Himes, ‘skeptical’ on Syria strikes, hears from constituents

Sen. Dick Blumenthal and U.S. Rep. Jim Himes heard from constituents over potential military action in Syria following alleged chemical weapons use by Syrian President Bashar al-Assad.

U.S. Sen. Dick Blumenthal and U.S. Rep. Jim Himes heard from constituents over potential military action in Syria following alleged chemical weapons use by Syrian President Bashar al-Assad.

U.S. Rep. Jim Himes and U.S. Sen. Richard Blumenthal told area residents Sunday that they are not sure how they will vote on a resolution that would grant President Obama approval to strike Syria.

Based on the comments from constituents who filled the Darien Library for a community discussion, area voters are against military action.

More than 400 people crowded into the library Sunday, Sept. 8, for the town-hall-style meeting. Most of those who spoke are hoping that Connecticut’s representatives in Washington tell Obama that a Syria military campaign is not what the nation wants.

Anna McGovern, who was raised in Syria, said the people of Syria are being used as “pawns in a proxy war” and she hoped that the nation’s leaders would consider everything before getting the U.S. involved in another war.

“Before you cast a vote to send more of our children and to send innocent lives in Syria to their deaths, weigh, weigh every piece of evidence,” she said. “There should be no doubt. If there’s any doubt, then you should cast a no vote,”

Sandra Eagleman of Stamford wondered if military intervention would really make things better, especially with more people possibly potentially dying.

“When I see these pictures of children who are suffering and dying from the chemical weapons there and my heart opens and I want to help, how is more violence going to help?” she said. “When we helped Iraq, a million Iraqis were killed.”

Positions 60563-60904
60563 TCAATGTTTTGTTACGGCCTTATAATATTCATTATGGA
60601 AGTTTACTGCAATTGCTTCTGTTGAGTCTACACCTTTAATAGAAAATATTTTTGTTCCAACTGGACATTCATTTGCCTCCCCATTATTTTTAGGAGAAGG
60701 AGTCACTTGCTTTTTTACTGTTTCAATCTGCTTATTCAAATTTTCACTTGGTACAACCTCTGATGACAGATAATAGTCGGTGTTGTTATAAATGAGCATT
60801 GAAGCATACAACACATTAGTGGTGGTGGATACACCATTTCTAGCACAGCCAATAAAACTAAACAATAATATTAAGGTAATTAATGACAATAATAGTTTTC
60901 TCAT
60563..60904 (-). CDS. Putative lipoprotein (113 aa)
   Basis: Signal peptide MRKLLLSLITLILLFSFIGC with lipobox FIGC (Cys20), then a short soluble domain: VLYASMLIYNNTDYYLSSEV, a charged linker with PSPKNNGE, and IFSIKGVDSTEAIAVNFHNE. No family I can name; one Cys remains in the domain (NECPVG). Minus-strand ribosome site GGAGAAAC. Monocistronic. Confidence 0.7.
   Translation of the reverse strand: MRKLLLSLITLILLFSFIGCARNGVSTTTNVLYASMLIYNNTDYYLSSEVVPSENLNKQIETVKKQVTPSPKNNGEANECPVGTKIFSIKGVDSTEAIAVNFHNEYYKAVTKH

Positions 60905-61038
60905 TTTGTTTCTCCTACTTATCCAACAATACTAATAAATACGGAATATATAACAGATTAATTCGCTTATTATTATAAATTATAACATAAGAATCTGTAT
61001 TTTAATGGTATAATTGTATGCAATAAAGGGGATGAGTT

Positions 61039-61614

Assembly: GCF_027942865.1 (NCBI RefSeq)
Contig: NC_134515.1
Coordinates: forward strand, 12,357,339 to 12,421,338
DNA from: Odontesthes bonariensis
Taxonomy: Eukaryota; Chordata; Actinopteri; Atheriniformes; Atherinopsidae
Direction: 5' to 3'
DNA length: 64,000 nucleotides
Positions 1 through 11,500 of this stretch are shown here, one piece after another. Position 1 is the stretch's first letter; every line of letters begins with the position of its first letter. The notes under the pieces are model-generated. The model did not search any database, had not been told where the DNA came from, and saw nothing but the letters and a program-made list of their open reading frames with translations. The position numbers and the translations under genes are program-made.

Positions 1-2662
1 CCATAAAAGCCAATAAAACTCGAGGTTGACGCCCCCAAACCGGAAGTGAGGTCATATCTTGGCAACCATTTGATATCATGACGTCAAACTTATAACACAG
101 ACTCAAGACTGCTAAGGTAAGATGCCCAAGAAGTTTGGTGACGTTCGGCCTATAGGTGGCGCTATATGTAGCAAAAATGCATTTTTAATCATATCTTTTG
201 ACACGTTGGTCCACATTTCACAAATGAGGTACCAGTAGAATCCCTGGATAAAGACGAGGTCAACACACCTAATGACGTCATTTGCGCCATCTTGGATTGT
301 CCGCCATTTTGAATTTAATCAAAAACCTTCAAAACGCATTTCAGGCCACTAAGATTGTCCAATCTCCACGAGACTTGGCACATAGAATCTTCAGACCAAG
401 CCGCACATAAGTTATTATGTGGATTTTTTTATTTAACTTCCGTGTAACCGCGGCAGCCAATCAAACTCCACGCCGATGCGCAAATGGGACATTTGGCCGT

Other residents worried about America getting involved in a war that would only benefit major corporations and not necessarily the people of the country in question. Some also did not want to take action because of how long it may take to exit.

Though most of the audience stood against taking action, some people did support stepping in.

Ann Lundberg of Ridgefield, who said she was against the U.S. involvement in Vietnam and Afghanistan, supports taking action in Syria to stop Syrian President Bashar al-Assad’s use of chemical weapons. Lundberg said she sees no political solution until the balance of power changes in Syria.

“If we do not deter the use of chemical weapons and then degrade (Assad’s) capacity that there will never be incentive for him to save his own skin by going to a peaceful table,” she said.

Mike Gilbertie of Westport said Obama has a real opportunity and should work like President George H.W. Bush did and gather a coalition and invade Syria and bring Assad to trial. “You don’t have to guess if he has weapons of mass destruction or not,” Gilbirtie said.

Himes and Blumenthal said they will have plenty to consider and think about prior to the vote. Himes considers himself “very skeptical” about taking action. “I have not made a final decision. I’m keeping my mind open and I’m listening to the experts, but I’m very skeptical of this course of action.

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